Gardnerella vaginalis- Bacterial strain, organism, antimicrobial therapy
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Gardnerella vaginalis

Background:


Gardnerella vaginalis:
  • Gram-variable-staining rod, facultative anaerobic bacteria (actually has a Gram-positive cell wall, but because the cell wall is so thin it can appear either Gram-positive or Gram-negative under the microscope).
  • Small (1-1.5 µm diameter) non-spore forming, non-motile coccobacilli.
  • Previously classified as Haemophilus vaginalis and afterwards as Corynebacterium vaginalis.
  • Growth: grows as small, circular, convex, gray colonies on chocolate agar; it also grows on HBT agar.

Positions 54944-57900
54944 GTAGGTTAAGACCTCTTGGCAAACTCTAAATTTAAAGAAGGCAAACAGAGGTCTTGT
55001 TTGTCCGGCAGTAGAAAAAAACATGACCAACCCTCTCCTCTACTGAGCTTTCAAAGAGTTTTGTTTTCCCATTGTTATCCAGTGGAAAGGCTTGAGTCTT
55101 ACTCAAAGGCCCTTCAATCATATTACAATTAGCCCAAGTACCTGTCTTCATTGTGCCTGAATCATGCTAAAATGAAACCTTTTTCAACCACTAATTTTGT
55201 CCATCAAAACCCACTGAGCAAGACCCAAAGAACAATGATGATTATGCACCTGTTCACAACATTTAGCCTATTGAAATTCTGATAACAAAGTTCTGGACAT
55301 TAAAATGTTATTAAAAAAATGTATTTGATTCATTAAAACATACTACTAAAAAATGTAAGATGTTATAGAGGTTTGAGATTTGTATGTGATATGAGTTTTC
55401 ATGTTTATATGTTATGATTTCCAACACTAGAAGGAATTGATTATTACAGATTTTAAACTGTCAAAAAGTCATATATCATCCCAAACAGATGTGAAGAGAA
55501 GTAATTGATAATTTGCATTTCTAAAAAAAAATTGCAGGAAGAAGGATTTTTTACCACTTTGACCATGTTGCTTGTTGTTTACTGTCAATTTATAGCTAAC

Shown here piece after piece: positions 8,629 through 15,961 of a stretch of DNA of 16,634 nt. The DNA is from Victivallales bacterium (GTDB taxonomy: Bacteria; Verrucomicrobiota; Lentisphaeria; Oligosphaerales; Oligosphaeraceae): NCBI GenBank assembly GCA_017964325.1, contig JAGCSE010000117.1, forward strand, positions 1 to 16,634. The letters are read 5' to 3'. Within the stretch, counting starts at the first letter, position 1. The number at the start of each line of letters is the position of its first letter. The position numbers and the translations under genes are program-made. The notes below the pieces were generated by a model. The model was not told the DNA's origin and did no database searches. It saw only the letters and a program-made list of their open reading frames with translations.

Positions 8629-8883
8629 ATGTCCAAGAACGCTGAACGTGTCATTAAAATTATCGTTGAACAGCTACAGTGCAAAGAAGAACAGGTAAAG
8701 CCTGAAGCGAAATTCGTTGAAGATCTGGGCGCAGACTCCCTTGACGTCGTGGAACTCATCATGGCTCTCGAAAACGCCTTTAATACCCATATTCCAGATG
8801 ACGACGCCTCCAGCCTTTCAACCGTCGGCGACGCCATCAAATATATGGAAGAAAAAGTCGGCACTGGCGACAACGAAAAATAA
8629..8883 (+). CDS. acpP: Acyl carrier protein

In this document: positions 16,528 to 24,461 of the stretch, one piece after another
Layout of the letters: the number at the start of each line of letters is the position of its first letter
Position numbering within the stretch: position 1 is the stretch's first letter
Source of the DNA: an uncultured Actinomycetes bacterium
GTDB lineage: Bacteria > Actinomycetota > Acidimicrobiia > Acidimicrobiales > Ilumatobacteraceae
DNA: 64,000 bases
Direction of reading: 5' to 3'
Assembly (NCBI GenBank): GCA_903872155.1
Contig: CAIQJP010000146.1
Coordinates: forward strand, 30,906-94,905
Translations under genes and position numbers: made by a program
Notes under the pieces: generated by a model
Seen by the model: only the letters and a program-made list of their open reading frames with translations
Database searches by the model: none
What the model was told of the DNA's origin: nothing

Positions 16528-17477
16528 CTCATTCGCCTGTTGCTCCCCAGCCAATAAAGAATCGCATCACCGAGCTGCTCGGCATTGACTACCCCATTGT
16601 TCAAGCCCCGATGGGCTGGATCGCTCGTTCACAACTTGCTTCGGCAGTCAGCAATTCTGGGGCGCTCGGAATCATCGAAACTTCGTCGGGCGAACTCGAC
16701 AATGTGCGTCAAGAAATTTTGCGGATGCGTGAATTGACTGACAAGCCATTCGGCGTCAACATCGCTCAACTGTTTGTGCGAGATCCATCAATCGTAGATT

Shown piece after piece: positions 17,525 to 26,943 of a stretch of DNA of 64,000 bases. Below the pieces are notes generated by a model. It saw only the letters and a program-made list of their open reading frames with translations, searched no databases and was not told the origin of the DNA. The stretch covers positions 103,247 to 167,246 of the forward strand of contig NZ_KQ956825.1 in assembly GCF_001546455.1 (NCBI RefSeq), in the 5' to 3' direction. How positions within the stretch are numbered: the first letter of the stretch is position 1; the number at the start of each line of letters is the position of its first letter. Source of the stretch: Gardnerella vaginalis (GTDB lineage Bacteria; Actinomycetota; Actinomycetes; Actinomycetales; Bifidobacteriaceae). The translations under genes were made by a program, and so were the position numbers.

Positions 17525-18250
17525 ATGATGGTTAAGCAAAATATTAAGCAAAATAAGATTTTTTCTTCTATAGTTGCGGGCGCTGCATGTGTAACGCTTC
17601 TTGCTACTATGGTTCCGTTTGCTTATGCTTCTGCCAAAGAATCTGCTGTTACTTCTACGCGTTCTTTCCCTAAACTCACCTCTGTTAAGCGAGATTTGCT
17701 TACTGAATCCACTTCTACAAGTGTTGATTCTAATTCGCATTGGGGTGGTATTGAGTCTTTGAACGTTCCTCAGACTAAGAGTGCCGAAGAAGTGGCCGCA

• Can cause bacterial vaginosis in some women as a result of a disruption in the normal vaginal microflora. 
  • Typically isolated in genital cultures.  May also be detected in other samples from blood, urine, and pharynx.

Therapy:

Important considerations:  The choice of an agent should be based on local antimicrobial sensitivities, site of infection, cost, and comorbid conditions.   Generally, the most common agents/regimens are listed first.
  1. Metronidazole 500 mg orally twice daily x 7 days
  2. Metronidazole gel 0.75 percent  (one applicatorful ) intravaginally once or twice daily for five days.  If administered once daily, use at bedtime.
  3. Clindamycin 2% cream (Cleocin ®)   (one full applicator) intravaginally at bedtime for 3 or 7 days in nonpregnant patients or for 7 days in pregnant patients 
    OR
    Insert one ovule (suppository - 100 mg clindamycin) intravaginally  at bedtime x 3 days.
  4. Clindamycin 300 mg orally twice daily x 7 days
  5. Tinidazole 2 grams orally x 2 days OR  Tinidazole 1 gram orally once daily x 5 days


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